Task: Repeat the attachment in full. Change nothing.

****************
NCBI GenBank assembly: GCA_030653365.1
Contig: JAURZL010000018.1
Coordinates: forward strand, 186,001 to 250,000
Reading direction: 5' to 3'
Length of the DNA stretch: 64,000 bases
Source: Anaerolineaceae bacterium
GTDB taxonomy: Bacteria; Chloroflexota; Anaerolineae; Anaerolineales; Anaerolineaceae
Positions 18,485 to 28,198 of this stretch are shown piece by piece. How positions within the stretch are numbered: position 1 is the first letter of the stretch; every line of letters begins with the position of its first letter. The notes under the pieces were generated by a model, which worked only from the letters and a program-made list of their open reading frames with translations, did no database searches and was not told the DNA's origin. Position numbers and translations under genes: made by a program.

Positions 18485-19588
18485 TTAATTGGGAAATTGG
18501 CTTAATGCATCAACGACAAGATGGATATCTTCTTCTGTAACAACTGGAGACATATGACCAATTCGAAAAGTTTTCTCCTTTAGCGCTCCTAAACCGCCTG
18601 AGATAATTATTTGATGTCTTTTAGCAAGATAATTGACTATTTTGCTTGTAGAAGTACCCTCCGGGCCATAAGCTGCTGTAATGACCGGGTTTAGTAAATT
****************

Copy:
NCBI GenBank assembly: GCA_030653365.1
Contig: JAURZL010000018.1
Coordinates: forward strand, 186,001 to 250,000
Reading direction: 5' to 3'
Length of the DNA stretch: 64,000 bases
Source: Anaerolineaceae bacterium
GTDB taxonomy: Bacteria; Chloroflexota; Anaerolineae; Anaerolineales; Anaerolineaceae
Positions 18,485 to 28,198 of this stretch are shown piece by piece. How positions within the stretch are numbered: position 1 is the first letter of the stretch; every line of letters begins with the position of its first letter. The notes under the pieces were generated by a model, which worked only from the letters and a program-made list of their open reading frames with translations, did no database searches and was not told the DNA's origin. Position numbers and translations under genes: made by a program.

Positions 18485-19588
18485 TTAATTGGGAAATTGG
18501 CTTAATGCATCAACGACAAGATGGATATCTTCTTCTGTAACAACTGGAGACATATGACCAATTCGAAAAGTTTTCTCCTTTAGCGCTCCTAAACCGCCTG
18601 AGATAATTATTTGATGTCTTTTAGCAAGATAATTGACTATTTTGCTTGTAGAAGTACCCTCCGGGCCATAAGCTGCTGTAATGACCGGGTTTAGTAAATT